March 19, 2019, at 6 p.m., McManus Theater
Alan Shapiro is the William R. Kenan Jr. Distinguished Professor of English atthe University of North Carolina at Chapel Hill.
Shapiro is the author of numerous collections of poetry. The most recent is Life Pig ;(2016); Reel to Reel (2014), a finalist for the Pulitzer Prize; Night of the Republic (2012), a finalist for the National Book Award and the Griffin Prize; and Old War (2008), winner of the Ambassador Book Award.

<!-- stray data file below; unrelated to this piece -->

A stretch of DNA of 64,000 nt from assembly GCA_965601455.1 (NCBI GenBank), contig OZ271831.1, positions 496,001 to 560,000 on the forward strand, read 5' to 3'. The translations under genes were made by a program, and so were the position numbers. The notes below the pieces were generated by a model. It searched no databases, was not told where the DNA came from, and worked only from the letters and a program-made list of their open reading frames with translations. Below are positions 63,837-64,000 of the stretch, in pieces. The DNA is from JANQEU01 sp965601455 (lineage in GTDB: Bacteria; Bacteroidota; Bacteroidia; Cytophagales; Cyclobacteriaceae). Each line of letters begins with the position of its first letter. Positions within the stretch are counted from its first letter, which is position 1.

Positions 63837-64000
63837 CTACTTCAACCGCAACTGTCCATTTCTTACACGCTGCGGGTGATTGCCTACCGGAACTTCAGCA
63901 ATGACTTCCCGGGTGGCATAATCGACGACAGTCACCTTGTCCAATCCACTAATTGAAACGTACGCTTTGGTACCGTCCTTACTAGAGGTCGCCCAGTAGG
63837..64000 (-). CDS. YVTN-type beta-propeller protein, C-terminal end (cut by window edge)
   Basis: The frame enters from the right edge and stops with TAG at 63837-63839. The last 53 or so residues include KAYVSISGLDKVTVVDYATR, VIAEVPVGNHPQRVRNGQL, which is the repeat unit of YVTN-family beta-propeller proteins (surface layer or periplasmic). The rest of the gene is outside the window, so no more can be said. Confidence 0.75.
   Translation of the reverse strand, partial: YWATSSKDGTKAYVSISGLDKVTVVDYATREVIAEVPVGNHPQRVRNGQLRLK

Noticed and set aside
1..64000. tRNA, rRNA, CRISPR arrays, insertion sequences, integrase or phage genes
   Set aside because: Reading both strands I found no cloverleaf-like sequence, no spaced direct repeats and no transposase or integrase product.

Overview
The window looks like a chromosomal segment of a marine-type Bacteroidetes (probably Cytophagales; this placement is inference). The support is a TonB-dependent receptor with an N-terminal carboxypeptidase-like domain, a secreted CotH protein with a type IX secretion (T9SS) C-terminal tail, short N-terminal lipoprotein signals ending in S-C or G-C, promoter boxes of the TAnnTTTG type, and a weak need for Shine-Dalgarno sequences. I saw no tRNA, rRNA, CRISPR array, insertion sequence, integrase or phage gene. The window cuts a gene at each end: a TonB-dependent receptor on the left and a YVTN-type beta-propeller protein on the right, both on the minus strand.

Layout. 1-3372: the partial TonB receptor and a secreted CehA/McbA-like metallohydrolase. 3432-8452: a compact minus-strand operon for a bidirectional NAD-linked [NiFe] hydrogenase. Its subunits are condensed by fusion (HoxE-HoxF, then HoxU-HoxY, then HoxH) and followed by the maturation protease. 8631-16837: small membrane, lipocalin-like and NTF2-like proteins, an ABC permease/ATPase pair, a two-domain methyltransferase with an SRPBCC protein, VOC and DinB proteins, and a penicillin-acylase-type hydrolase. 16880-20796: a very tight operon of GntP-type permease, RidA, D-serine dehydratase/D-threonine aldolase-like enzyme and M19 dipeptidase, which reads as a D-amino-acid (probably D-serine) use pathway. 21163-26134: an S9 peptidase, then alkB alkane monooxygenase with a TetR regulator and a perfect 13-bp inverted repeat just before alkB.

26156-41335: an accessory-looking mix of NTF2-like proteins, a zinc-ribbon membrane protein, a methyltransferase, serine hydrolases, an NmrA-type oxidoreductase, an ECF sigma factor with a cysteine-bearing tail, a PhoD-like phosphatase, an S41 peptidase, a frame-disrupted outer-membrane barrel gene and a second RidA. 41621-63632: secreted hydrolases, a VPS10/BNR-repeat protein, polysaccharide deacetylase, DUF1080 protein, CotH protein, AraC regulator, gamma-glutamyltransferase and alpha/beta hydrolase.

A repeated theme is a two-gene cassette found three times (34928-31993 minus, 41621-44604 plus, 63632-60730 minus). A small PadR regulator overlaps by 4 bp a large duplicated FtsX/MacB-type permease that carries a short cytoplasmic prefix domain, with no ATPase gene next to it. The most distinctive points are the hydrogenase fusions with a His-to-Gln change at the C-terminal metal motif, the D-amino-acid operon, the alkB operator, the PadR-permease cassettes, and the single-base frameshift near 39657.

Poet-critic J.D. McClatchy observed in a review of Shapiro’s Dead, Alive and Busy (2000), “Mr. Shapiro is a shrewd and sympathetic moralist. He never trivializes his subjects with high-minded flourishes or stylistic gimmicks.” Shapiro’s later collections address the loss of his two siblings to cancer, the aging of his parents, and the strains on a marriage. In describing the domestic details and loss portrayed in Shapiro’s Tantalus in Love (2005), poet Joshua Clover commented, “Such tightly framed tales of domesticity offer a sense of control parallel to Shapiro’s formal facility, reducing and clarifying the poem’s field of action in defense against an abysmal multiplicity of things.” In his memoirs The Last Happy Occasion (1997), nominated for a National Book Critics Circle award, and Vigil (1997), Shapiro has written about the death of his sister and the role that poetry has played in his life. Shapiro is also the author of a collection of essays on poetry, In Praise of the Impure: Poetry and the Ethical Imagination: Essays, 1980–1991 (1993). Alan Shapiro has won the Kingsley Tufts Award, the Los Angeles Book Prize, and a Lila Wallace–Reader’s Digest Writers’ Award. During Bill Clinton’s presidency, Shapiro was invited to read his work at the White House. He read “On Men Weeping,” a poem about Michael Jordan winning one of his six NBA championships. Shapiro has taught at Stanford University, Northwestern University, and the University of North Carolina, Chapel Hill.